Basic concepts in cellular cardiac electrophysiology: Part II: Block of ion channels by antiarrhythmic drugs.
Antiarrhythmic drugs have relative specificity for blocking each of the major classes of ion channels that control the action potential. The kinetics of block is determined by the state of the channel. Those channel states occupied at depolarized potentials generally have greater affinity for the blocking drugs. The kinetics of the drug-channel interaction is important in determining the blocking profile observed clinically. The increased mortality resulting from drug treatment in CAST and several atrial fibrillation trials has resulted in a shift in antiarrhythmic drug development from the Na+ channel blocking (Class I) drugs to the K+ channel blocking (Class III) drugs. While both Classes of drugs have a proarrhythmic potential, this may be less for the Class III agents. Their lack of negative inotropy also make them more attractive. It is important that the potential advantages of these agents be evaluated in controlled clinical trials. In several laboratories, the techniques of molecular biology and biophysics are being combined to determine the block site of available drugs. This information will aid in the future development of agents with greater specificity, and hopefully greater efficacy and safety than those currently in clinical use.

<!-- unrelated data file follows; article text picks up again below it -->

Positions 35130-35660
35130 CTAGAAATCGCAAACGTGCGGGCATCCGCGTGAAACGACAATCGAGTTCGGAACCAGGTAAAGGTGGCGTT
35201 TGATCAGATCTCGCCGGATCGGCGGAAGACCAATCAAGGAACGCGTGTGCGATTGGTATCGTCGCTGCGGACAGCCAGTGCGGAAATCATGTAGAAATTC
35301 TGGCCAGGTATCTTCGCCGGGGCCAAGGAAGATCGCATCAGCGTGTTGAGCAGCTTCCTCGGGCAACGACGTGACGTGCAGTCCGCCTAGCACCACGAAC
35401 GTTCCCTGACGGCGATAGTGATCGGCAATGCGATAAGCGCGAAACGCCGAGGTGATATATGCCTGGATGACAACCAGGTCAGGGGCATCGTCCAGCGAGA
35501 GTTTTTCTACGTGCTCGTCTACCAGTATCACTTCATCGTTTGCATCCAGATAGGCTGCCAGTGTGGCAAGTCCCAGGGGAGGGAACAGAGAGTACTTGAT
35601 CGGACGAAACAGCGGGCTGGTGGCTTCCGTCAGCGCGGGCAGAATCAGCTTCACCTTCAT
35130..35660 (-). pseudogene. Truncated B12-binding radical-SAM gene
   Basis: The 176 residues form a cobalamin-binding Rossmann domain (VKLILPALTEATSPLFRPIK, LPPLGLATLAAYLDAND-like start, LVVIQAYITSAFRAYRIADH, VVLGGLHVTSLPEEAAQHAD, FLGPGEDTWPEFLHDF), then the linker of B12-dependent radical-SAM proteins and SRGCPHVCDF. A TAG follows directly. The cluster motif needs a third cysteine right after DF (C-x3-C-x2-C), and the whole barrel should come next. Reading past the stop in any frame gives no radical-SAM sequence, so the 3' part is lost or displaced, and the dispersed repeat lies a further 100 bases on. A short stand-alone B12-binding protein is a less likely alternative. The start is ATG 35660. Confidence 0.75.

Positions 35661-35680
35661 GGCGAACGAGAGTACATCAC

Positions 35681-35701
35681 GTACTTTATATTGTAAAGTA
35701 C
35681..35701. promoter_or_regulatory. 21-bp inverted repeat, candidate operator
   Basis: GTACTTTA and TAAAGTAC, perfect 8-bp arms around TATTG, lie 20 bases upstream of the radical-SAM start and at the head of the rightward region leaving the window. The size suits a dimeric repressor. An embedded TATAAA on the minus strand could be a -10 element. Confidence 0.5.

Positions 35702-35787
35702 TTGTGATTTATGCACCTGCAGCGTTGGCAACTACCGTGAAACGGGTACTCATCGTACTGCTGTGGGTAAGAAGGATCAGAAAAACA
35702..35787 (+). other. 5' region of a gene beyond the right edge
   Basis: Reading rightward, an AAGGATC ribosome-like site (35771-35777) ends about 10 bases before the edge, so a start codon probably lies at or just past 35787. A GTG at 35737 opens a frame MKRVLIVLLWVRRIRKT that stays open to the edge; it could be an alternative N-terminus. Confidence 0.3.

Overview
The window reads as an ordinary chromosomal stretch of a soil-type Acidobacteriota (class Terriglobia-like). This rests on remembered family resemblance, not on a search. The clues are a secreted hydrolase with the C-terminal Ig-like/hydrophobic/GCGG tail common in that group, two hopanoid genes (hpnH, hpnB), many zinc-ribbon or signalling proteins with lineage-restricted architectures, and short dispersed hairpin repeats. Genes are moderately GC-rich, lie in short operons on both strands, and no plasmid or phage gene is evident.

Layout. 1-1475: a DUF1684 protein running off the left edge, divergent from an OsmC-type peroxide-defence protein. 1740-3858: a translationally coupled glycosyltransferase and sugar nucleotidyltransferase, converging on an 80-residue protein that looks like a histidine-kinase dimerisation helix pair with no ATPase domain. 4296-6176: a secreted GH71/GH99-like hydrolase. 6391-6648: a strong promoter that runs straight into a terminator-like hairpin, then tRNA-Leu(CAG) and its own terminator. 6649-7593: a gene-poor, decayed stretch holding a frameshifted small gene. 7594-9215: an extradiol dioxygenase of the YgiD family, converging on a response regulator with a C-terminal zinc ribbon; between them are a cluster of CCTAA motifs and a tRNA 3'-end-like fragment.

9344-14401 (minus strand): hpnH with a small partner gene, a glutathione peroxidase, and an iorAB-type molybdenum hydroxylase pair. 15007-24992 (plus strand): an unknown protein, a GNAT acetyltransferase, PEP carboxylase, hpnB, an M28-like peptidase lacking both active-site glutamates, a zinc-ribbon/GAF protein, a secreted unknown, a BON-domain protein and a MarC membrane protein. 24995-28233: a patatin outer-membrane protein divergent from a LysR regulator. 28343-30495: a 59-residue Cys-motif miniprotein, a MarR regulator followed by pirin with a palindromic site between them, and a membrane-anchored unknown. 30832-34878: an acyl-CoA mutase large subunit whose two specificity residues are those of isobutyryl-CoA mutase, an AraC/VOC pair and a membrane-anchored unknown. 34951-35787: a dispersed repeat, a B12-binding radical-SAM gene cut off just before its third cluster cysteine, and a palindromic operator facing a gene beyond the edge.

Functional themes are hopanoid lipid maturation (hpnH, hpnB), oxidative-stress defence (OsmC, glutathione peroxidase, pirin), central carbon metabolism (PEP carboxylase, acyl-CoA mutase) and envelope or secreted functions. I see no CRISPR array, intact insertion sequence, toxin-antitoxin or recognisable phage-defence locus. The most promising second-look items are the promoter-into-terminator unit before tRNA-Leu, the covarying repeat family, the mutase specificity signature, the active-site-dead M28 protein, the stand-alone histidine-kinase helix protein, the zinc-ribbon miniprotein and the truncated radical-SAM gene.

Whalley, DW; Wendt, DJ; Grant, AO
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